I used to think it was a blend of attentiveness and imagination. I guess I still think that. But adaptability, determination, energy, those things go a long way too. Objectivity is critical for an artist. Self love and the ego that goes with it, I don’t think it makes very good work. Maybe sometimes it does; anything can work in art. But you have to be able to objectify yourself and be open to what others see lacking or working well with what you do. You have to be able to receive and consider all the noise around you while still moving forward with what you’re doing. 

What is something you haven’t yet achieved in art?
I’m in love with the idea, as terrifying as it is, of completion, and you really can’t be around for it, that’s the troubling part. I think you do what you do, and it’s all filled with possibility. Every decision is another slight fork in the road; new things open up. When all that stops, there is a completion, an end. I think it’s a very beautiful thing. New work begins without its author, time takes over, others have hands in it all. Most of what you did may vanish, or all but a few things, or it all might be forgotten completely, but the final shape, whether hardly anything is left or far more than that, that final shape is an attractive thought. It’s not an achievement, which is a dubious thing anyway, it’s an inevitability. All that you did is shaped into a singularity, the fragments and open ends meet and meld together. What’s done is done and won’t ever be added to again, not by its author. 

What is the best thing about art in the era of social media?
That’s hard to say considering the most obvious failure, which exists at the intersection of art and social media, is that what we are seeing is often not the art. But that aside, I like the network it attempts to be: it’s fraught and perilous in all sorts of ways, but there is a community alive inside of it all. It’s so easy to quickly register what’s happening, at least in brief, to get some idea of what’s happening and who’s doing what and where and when. It’s all there and so easily accessed.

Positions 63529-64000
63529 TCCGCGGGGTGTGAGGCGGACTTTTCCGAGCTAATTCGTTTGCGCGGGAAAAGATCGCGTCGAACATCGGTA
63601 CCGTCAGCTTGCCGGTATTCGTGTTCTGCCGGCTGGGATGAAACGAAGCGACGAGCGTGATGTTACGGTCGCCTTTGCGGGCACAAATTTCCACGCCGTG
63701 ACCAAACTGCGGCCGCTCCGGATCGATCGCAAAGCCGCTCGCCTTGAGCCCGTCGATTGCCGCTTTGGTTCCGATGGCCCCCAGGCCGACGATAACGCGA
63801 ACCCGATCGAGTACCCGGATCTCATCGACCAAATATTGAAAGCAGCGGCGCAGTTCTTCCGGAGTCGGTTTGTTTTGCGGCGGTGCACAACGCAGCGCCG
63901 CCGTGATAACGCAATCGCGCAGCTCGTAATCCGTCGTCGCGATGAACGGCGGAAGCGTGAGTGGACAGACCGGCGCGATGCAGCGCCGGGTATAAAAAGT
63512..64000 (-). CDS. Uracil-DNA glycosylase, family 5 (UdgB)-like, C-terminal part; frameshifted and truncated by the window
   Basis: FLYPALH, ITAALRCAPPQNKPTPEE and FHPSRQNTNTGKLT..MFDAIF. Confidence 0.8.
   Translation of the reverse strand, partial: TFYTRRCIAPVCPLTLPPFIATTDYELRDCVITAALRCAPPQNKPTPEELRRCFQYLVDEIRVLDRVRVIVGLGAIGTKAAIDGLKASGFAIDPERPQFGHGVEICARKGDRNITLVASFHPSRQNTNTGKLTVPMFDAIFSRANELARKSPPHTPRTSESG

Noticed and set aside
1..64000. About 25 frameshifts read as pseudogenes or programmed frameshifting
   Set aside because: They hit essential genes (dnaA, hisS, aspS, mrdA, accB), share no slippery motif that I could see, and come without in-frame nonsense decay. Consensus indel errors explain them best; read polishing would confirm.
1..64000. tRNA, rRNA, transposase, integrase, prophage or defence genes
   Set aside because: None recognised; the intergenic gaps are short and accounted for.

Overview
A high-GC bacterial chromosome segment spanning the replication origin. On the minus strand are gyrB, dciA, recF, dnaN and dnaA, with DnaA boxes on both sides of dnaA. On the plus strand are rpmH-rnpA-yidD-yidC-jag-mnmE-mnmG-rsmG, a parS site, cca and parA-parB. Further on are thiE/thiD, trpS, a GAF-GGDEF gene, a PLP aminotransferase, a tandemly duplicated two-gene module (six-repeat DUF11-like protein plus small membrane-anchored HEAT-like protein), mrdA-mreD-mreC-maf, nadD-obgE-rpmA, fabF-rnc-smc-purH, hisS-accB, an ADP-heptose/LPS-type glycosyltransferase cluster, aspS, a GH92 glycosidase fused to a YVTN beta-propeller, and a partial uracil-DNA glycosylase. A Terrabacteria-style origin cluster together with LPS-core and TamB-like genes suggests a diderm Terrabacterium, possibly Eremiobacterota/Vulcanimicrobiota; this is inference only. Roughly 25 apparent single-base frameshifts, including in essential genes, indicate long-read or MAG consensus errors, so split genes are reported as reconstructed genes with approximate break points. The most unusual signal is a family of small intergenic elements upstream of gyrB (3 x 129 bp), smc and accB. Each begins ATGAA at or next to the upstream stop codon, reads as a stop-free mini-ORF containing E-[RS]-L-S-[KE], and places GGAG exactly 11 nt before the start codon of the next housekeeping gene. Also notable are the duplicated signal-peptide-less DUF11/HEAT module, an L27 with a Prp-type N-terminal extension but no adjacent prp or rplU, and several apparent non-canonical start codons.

TR ERICSSON received the Art Students League’s Lloyd Sherwood Grant and Edward G. McDowell Travel Grant. His upcoming solo show at Harlan Levey Projects, in Brussels, scheduled for 2022, will combine recent works with a selection of early paintings reconceived to complement his epic mixed-media project “Crackle & Drag.” Ericsson’s well-crafted and rigorously conceptual work is in the collections of the Whitney Museum of American Art, the Dallas Museum of Art, the Cleveland Museum of Art, the Everson Museum, and many other public and private collections. His books and zines can be found in numerous library collections, including the Yale University Arts Library, the Museum of Modern Art Library, and the Smithsonian Institution Libraries.

Keywords:

Related posts